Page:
Wednesday, July 21, 2004

Slavic family

The following list of kinship terms will help you easily connect the Slavic language terms while showing how the terms have in some cases spread out across Indo-European and in others have not.

English / Polish / Czech / Slovak / Dutch / Latin
wife / żona / manželka / manželka / vrouw / uxor
husband / mąż / manžel / manžel / man /
mother / matka / matka / matka / moeder / mater
father / ojciec / otec / otec / vader / pater
daughter / córka / dcera / dcéra / dochter / filia
son / syn / syn / syn / zoon / filius
sister / siostra / sestra / sestra / zuster / soror
brother / brat / bratr / brat / broer / frater

Looking at the table, you’ll see that matka/matka/matka/mater, syn/syn/syn/zoon, siostra/sestra/sestra and brat/bratr/brat/broer are close to one another, bringing together other IE languages and Slavic.

The word for father, ojciec/otec/otec, adheres within Slavic but looks out of place against other IE languages. This is because the Slavic languages (like the Celtic languages, incidentally), lost initial “p” in a lot of places. Probably the “ts” sound on the end arises from a front “r” getting mispronounced, as in Lat. cathedra (chair) > OFr chaire > Fr chaise.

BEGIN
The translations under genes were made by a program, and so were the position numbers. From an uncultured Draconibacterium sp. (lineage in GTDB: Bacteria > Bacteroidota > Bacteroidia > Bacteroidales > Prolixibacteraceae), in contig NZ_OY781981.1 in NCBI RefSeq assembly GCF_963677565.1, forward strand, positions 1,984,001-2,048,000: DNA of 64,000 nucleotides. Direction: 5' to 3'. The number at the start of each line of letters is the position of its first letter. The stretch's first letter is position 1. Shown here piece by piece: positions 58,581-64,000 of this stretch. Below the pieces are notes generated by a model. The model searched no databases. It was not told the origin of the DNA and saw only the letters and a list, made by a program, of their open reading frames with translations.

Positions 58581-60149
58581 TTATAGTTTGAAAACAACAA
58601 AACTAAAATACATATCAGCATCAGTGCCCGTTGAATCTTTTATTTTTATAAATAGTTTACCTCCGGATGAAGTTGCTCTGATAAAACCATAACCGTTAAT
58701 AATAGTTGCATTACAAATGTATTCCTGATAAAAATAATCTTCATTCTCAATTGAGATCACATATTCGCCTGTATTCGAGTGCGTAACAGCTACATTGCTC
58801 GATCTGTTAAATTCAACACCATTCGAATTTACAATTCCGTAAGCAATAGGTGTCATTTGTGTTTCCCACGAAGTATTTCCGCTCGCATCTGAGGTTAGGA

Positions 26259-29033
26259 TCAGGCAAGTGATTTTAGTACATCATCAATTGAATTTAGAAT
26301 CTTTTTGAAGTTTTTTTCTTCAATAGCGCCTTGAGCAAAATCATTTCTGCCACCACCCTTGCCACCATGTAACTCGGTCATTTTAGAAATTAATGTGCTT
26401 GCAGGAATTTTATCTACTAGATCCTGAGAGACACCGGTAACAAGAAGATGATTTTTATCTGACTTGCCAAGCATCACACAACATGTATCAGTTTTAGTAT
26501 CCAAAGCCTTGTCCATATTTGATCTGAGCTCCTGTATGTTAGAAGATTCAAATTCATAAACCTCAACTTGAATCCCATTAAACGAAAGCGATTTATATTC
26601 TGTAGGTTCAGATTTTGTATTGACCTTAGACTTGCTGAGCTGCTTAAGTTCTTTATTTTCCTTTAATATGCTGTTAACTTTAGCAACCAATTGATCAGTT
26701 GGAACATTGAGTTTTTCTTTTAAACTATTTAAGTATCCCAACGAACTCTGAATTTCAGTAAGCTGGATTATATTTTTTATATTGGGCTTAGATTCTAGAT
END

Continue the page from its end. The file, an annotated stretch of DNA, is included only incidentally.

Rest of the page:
As for daughter, the cór- of the Polish is like the Czech and Slavic, but there’s a diminuitive suffix on the end, i.e. it means “little daughter.” Because IE kinship terms are all over the map, I wouldn’t be astonished to find out this is connected to Latin soror, but I don’t have good evidence for that relationship, and have to consider “daughter” the odd-man-out in Slavic vs. IE kinship terms.

[Update: A reader points out a likelier connection to "daughter":
The word change is clearer when able to read in cyrillic with Russian and Bulgarian where there is an "o" between, making dcera 'back' to 'dochera' to align with Germanic tochter and English daughter.

Czechs seemed over the centuries to prefer a back-throat and dental sound instead of labial with some of the vowels shortening almost to disappearing and in some cases disappearing as in 'sem' for jsem.'
Thanks to our reader for the explanation. And remember, we're all langauge learners here - if you've got a tip about a language or language learning, let us know so we can make this site the best possible resource for everybody.]

Finally, as far as “husband” and “wife” are concerned, I confess total ignorance. You can see a feminine/diminuitive ending on “wife” in Czech and Slovak, which is also, helpfully, the same in the two languages. And if you’re looking for a memory device, the three Slavic terms for husband all start with the sound, “man,” which is just like the Dutch, though I’m not sure if they’re related. The Polish “żona” has the same source as queen, which in IE was something like “kona.”